Potassium bromide is another medication that can be used to manage seizures in dogs, especially if phenobarbital is not effective or has side effects. 

Diazepam is a short-acting medication that can be used to stop seizures that are already in progress.

Medications used to manage seizures in dogs can have side effects, such as: 

  • sedation
  • increased thirst
  • increased appetite. 

It is important to monitor your dog for any potential side effects and discuss any concerns with your veterinarian. In some cases, your veterinarian may need to adjust the dose or change the medication to minimize side effects.

Your veterinarian may need to monitor your dog’s liver function and blood levels to ensure that the medication is working properly and not causing any adverse effects.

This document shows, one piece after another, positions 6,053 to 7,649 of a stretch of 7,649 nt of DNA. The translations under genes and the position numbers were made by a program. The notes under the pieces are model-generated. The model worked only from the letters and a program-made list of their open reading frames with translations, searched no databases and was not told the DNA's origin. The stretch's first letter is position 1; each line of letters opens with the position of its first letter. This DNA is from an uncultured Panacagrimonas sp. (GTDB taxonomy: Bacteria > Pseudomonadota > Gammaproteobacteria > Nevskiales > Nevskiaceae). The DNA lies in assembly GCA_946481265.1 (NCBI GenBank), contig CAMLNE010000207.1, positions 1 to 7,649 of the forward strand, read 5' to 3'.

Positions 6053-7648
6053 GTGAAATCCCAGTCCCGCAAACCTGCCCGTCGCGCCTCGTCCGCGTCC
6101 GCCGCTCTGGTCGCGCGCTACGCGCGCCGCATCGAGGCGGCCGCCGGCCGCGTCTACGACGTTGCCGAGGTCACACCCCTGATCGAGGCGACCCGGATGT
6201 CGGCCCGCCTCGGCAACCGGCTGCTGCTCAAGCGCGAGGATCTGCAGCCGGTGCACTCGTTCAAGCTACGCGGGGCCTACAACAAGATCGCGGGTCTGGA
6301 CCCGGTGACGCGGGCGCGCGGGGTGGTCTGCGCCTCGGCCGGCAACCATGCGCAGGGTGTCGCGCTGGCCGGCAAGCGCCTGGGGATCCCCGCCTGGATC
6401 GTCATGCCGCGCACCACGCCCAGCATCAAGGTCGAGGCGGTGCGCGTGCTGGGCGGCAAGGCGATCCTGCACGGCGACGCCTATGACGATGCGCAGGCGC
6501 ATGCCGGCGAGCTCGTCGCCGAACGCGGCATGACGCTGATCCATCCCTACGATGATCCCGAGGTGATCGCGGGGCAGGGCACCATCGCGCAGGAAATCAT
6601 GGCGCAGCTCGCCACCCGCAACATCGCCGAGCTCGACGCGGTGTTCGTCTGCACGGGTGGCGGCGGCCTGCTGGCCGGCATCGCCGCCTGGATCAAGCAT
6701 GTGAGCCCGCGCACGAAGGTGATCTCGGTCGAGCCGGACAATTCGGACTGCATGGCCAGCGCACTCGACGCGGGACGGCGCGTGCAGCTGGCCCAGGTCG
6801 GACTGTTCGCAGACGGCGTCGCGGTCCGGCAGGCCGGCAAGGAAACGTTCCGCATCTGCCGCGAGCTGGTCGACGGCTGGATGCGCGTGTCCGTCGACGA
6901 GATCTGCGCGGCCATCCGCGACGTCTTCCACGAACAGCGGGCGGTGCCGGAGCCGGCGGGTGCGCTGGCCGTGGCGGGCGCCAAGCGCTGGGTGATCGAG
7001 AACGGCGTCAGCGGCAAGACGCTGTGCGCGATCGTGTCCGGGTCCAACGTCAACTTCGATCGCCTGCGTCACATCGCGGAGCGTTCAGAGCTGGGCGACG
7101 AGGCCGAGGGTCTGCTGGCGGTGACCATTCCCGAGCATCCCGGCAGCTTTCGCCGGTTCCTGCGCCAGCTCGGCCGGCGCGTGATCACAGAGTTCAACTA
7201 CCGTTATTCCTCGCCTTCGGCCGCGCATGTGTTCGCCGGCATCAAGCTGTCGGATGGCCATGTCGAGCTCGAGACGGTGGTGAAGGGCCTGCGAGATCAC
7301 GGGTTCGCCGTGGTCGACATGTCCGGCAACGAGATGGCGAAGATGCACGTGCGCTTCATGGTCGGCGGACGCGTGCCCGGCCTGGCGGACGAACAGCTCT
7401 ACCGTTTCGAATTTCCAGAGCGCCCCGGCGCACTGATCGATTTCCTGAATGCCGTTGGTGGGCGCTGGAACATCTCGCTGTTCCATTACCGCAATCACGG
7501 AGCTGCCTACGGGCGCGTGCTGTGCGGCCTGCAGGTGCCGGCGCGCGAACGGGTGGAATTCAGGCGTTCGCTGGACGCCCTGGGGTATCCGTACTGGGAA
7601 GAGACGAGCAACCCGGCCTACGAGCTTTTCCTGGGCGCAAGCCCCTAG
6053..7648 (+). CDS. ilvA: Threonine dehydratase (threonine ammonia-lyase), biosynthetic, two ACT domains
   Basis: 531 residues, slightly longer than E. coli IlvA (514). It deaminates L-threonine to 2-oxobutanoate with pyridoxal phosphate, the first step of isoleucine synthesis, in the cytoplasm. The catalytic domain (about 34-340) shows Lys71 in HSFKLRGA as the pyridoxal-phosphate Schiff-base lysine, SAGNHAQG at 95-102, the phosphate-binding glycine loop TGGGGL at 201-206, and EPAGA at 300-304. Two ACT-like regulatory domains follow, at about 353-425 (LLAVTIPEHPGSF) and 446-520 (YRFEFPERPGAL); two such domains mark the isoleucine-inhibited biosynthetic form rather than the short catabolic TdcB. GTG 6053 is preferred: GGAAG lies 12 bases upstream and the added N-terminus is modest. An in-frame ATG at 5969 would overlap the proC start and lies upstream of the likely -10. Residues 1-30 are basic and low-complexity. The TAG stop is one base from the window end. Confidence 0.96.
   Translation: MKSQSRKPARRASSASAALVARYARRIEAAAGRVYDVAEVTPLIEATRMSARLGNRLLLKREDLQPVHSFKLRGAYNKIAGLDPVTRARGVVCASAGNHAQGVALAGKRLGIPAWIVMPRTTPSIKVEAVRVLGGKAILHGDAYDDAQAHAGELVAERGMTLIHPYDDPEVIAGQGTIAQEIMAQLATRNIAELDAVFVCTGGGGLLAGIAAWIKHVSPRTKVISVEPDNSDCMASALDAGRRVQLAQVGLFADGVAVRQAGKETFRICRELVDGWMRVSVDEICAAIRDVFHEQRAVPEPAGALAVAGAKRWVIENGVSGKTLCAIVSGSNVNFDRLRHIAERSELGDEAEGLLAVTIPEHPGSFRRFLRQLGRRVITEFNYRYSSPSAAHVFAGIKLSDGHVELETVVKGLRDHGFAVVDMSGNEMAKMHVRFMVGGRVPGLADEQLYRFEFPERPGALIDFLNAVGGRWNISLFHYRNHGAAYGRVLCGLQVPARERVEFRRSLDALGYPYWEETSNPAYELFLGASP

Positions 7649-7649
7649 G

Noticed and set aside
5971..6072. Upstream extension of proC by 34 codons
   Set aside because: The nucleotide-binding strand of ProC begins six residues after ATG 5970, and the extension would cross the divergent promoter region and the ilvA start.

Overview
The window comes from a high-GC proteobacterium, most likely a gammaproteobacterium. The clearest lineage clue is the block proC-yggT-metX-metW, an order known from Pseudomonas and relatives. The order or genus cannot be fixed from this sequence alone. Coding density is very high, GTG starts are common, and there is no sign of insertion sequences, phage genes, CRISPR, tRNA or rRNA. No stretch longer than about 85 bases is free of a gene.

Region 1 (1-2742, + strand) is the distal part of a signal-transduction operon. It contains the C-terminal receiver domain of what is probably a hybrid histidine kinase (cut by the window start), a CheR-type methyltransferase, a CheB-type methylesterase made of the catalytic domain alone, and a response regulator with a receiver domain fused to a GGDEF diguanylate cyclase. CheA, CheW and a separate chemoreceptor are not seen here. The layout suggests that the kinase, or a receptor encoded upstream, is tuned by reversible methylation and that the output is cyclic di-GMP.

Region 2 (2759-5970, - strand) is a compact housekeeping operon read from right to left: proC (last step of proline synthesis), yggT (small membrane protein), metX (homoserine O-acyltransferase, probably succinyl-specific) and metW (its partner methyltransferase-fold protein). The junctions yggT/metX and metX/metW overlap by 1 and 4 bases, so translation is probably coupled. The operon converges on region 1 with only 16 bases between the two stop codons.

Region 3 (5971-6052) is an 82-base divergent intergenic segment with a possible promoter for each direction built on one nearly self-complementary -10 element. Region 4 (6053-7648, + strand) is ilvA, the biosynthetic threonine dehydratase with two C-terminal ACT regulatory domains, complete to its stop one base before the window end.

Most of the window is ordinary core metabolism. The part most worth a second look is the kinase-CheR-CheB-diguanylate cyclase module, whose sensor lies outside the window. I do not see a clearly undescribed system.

Post-Seizure Care and Recovery

After a seizure, your dog may be disoriented or lethargic. It is important to offer comfort and reassurance to your dog during this time. You can do this by speaking to them in a calm and soothing voice and providing plenty of cuddles and pets.

It is also important to monitor your dog for any signs of additional seizures. If your dog experiences multiple seizures in a short period of time, or if the seizure lasts for more than five minutes, it is important to seek veterinary care immediately.

Caring for Your Dog During a Seizure

Watching your beloved furry friend have a seizure can be a frightening experience for any pet owner. 

Seizures can happen suddenly and without warning, leaving you feeling helpless and unsure of what to do next. 

However, it is important to remain calm and take the necessary steps to keep your dog safe during a seizure.

Please don’t attempt to treat seizures without consulting with your vet. Alternative treatment options are available but first consult with your dog’s care provider to avoid delaying treatments and missing underlining health conditions.